“How much time do you have off?” It’s a question I ask new families as I help them in the first few crucial weeks of life. The answers typically range from a few days to a few weeks for the father. I am still surprised when I hear of men who are able to take off 3 months or more to be with their growing family. The reason I am surprised is the American culture. We expect Dads to be working soon after their children are born. It’s been this way for decades, but that does not make it right. We need to change our attitude when it comes to paternity leaves, our babies, and their mothers depend on it.
“No matter how much a couple plans to share the workload, the first few weeks of a baby’s life reshape everything. If the mother is breast-feeding, she already has primary responsibility for the child, and months of solo diaper-changing and baby-soothing duty during maternity leave set lifelong patterns.” Claire Cain Miller
In many European countries paternity leaves and maternity leaves are much longer than ours. And it would seem that in those countries, businesses still thrive. Is it because people feel more valued because of their time with their family? Is it because mothers are more likely to breastfeed and they do not have the burden of sick children to take care of? I realize this is making a presumption, but it is worth some consideration.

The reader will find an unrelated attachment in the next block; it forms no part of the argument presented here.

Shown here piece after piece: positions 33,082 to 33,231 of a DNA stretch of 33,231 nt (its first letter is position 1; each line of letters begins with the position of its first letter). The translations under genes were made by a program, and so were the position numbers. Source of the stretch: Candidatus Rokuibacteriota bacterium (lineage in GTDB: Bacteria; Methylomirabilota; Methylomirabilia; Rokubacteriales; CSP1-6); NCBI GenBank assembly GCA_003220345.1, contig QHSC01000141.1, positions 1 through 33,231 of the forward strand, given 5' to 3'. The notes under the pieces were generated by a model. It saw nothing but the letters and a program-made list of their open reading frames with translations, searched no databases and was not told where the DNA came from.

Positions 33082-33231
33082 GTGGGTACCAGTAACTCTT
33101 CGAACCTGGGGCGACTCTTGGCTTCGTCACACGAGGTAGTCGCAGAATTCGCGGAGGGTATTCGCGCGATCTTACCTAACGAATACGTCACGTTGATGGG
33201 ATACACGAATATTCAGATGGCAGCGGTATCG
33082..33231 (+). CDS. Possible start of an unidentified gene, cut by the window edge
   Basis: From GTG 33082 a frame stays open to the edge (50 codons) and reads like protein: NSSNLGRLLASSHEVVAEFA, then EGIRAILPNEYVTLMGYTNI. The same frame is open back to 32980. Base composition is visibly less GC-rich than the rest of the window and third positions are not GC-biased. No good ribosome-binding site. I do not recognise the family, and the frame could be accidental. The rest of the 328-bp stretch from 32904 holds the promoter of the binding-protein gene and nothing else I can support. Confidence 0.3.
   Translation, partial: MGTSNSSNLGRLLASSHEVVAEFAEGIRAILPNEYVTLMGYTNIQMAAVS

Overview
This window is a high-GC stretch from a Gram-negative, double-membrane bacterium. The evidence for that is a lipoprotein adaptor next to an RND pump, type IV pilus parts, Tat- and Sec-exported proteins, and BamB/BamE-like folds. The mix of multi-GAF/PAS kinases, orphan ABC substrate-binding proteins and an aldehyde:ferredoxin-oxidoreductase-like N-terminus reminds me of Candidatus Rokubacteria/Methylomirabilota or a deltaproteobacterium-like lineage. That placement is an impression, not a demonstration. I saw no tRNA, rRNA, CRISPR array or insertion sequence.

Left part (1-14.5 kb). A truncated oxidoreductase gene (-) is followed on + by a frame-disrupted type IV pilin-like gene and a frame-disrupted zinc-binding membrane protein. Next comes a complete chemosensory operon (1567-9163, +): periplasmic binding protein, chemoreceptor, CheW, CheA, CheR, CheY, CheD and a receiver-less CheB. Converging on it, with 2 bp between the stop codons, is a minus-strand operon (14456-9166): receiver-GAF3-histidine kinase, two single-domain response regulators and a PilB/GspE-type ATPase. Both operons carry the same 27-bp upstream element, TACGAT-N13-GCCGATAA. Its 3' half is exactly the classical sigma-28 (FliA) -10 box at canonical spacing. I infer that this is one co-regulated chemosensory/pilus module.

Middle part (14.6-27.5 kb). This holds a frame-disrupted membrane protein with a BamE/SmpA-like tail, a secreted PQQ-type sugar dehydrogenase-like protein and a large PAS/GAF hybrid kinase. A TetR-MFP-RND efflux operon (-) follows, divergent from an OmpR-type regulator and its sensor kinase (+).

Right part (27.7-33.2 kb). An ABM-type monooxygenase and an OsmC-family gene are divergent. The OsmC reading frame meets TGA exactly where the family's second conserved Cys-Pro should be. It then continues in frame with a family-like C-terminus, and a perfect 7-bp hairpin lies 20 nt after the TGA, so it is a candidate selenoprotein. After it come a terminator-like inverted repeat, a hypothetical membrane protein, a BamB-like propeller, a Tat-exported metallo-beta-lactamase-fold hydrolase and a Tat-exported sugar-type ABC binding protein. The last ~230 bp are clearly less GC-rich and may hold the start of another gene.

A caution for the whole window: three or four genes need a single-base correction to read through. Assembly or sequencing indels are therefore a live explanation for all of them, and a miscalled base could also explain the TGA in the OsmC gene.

The numbers of two parent working families continues to rise largely due to cost of living increases. We need to create policies to help support this reality. It does take a village to raise a child.
For additional information see Claire Can Miller’s article in the New York Times.